In her 27th novel, Hilderbrand gives herself an alter ego—beloved beach-novel author Vivian Howe—sends her out for a morning jog, and immediately kills her off. A hit-and-run driver leaves Vivi dead by the side of the road, where her son's best friend discovers her body—or was he responsible for the accident? Vivi doesn't know, nor does she know yet that her daughter Willa is pregnant, or that her daughter Carson is having a terribly ill-advised affair, or that her son, Leo, has a gnawing secret, or that her ex is getting tired of the girl he dumped her for. She will discover all this and more as she watches one last summer on Nantucket play out under the tutelage of Martha, her "Person," who receives her in the boho-chic waiting room of the Beyond. Hermès-scarved Martha explains that Vivi will have three nudges—three chances to change the course of events on Earth and prevent her bereaved loved ones from making life-altering mistakes. She will also get to watch the publication of what will be her last novel, titled Golden Girl, natch, and learn the answers to two questions: Will the secret about her own life she buried in this novel come to light (who cares, really—she's dead now), and will it hit No. 1 on the New York Times bestseller list (now there's an interesting question). She'll also get to see that one of her biggest wrongs is posthumously righted and that her kids have learned her most important lesson. As Willa says to Carson, "You know how she treats the characters in her books? She gives them flaws, she portrays them doing horrible things—but the reader loves them anyway. Because Mom loves them. Because they’re human.”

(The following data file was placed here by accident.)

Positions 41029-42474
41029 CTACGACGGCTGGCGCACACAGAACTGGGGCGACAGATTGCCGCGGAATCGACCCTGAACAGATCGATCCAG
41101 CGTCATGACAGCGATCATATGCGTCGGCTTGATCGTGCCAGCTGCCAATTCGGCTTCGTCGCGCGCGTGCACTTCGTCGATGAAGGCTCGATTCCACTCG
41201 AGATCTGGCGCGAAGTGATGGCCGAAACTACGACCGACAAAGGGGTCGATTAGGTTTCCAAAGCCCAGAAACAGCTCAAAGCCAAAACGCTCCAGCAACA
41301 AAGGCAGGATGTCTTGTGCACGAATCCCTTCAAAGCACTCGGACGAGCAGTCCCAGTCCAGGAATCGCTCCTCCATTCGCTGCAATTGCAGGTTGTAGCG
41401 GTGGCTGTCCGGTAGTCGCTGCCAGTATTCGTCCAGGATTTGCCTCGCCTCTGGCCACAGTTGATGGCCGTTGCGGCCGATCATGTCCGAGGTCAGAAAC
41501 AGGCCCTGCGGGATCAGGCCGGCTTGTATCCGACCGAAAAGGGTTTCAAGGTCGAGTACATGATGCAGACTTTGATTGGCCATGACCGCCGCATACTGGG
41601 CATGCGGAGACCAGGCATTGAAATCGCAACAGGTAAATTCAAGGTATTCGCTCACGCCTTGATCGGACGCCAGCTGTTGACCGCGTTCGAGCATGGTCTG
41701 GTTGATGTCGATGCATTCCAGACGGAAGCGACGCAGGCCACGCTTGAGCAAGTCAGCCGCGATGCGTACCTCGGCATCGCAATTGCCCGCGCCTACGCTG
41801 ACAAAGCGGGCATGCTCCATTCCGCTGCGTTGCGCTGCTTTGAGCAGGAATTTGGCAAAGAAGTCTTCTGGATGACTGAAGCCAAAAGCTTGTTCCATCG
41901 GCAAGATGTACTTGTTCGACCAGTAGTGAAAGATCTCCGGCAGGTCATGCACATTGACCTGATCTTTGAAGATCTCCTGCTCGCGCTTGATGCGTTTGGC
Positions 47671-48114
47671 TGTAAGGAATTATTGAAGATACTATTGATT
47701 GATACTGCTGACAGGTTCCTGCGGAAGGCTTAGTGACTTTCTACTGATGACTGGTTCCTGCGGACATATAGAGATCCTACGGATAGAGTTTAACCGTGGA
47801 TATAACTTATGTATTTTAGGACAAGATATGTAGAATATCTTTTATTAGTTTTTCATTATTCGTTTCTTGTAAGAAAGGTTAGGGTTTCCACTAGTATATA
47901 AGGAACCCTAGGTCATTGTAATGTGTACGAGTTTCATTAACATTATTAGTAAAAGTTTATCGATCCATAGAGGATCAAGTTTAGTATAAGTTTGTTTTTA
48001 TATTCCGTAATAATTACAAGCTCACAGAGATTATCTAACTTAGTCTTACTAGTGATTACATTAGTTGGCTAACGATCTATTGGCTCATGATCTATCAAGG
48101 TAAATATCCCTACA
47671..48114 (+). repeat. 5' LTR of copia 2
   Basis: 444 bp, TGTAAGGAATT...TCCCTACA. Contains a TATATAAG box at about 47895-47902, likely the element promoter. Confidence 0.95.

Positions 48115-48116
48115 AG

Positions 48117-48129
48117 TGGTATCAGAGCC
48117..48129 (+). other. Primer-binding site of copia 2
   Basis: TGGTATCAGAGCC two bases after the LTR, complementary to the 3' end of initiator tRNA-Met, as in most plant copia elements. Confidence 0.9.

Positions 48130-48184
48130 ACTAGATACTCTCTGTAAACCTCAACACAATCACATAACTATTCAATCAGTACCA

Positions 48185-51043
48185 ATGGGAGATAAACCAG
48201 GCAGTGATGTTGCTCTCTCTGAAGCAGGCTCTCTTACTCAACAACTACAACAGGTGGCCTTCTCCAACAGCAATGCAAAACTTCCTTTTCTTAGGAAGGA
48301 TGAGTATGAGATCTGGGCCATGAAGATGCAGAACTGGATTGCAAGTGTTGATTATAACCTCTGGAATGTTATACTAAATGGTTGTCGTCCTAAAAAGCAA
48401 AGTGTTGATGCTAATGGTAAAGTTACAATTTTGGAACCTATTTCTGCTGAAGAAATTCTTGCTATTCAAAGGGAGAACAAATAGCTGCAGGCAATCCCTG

If novelists are auditioning to play God, Hilderbrand gets the part.

Pub Date: June 1, 2021

ISBN: 978-0-31642008-2

Page Count: 384

Publisher: Little, Brown

Review Posted Online: May 5, 2021

Kirkus Reviews Issue: May 15, 2021

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Unlike baseball, basketball has contributed little to world literature. Call this Exhibit A.

SOOLEY

Legal eagle and mystery maven Grisham shifts gears with a novel about roundball.

What possessed Grisham to stop writing about murder in the Spanish moss–dripping milieus of the Deep South is anyone’s guess, and why he elected to write about basketball, one might imagine, speaks to some deep passion for the game. The depth of that love doesn’t quite emerge in these pages, flat of affect, told almost as if a by-the-numbers biography of an actual player. As it is, Grisham invents an all-too-believable hero in Samuel Sooleymon, who plays his way out of South Sudan, a nation wrought by sectarian violence—Sooley is a Dinka, Grisham instructs, of “the largest ethnic class in the country,” pitted against other ethnic groups—and mired in poverty despite the relative opulence of the capital city of Juba, with its “tall buildings, vibrancy, and well-dressed people.” A hard-charging but heart-of-gold coach changes his life when he arrives at the university there, having been dismissed earlier as a “nonshooting guard.” Soon enough Sooley is sinking three-pointers with alarming precision, which lands him a spot on an American college team. Much of the later portion of Grisham’s novel bounces between Sooley’s on-court exploits, jaw-dropping as they are, and his efforts to bring his embattled family, now refugees from civil war, to join him in the U.S.; explains Grisham, again, “Beatrice and her children were Dinka, the largest tribe in South Sudan, and their strongman was supposedly in control of most of the country,” though evidently not the part where they lived. Alas, Sooley, beloved of all, bound for a glorious career in the NBA, falls into the bad company that sudden wealth and fame can bring, and it all comes crashing down in a morality play that has only the virtue of bringing this tired narrative to an end.

Unlike baseball, basketball has contributed little to world literature. Call this Exhibit A.

Pub Date: April 27, 2021

ISBN: 978-0-385-54768-0

Page Count: 368

Publisher: Doubleday

Review Posted Online: March 3, 2021

Kirkus Reviews Issue: March 15, 2021